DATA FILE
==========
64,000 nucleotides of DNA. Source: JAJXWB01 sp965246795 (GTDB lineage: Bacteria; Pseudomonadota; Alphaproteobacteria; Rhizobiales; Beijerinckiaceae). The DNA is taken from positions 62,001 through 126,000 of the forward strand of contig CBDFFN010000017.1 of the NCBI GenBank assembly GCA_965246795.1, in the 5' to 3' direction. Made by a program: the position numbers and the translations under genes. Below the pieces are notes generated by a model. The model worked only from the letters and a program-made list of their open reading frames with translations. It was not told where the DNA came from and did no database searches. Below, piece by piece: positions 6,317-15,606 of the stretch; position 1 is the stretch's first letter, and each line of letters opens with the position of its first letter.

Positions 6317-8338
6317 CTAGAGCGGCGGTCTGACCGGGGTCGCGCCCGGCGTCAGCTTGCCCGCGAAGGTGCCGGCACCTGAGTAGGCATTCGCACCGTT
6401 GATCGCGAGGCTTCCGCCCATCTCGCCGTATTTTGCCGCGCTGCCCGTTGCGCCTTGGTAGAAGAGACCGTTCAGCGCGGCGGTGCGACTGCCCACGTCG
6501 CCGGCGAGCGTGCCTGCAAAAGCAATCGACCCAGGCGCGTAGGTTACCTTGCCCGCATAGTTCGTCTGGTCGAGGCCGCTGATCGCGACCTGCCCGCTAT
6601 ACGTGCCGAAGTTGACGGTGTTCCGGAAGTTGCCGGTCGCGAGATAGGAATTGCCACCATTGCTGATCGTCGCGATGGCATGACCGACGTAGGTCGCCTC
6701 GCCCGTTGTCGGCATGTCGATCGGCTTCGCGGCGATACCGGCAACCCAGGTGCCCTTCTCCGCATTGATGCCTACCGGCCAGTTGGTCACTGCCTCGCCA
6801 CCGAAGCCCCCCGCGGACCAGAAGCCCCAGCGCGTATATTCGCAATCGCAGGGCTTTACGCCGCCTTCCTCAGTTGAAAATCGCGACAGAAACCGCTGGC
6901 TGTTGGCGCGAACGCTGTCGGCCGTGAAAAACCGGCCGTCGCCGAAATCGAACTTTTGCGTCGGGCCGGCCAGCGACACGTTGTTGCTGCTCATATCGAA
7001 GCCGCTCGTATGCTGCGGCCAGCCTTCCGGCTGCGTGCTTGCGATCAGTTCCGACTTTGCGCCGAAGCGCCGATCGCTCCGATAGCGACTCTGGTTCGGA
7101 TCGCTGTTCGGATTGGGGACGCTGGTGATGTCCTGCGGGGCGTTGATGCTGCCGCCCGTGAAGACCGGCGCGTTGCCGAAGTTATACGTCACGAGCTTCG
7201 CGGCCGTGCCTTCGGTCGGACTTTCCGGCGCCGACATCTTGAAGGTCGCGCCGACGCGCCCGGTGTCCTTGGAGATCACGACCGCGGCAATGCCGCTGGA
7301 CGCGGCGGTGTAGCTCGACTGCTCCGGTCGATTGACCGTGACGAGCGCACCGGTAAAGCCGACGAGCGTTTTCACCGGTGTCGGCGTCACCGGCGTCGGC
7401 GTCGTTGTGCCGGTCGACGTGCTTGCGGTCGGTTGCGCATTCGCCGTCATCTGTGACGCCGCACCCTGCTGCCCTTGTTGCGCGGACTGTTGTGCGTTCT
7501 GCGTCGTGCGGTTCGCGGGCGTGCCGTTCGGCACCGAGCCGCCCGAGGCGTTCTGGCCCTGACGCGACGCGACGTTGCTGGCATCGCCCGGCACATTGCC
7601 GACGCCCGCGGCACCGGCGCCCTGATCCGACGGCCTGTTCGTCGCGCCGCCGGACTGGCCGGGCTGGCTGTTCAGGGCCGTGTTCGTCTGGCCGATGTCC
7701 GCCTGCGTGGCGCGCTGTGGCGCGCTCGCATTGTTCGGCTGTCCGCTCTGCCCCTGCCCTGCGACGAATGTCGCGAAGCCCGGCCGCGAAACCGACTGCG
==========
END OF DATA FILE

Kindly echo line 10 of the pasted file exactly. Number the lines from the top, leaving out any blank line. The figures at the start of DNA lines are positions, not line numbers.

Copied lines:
7001 GCCGCTCGTATGCTGCGGCCAGCCTTCCGGCTGCGTGCTTGCGATCAGTTCCGACTTTGCGCCGAAGCGCCGATCGCTCCGATAGCGACTCTGGTTCGGA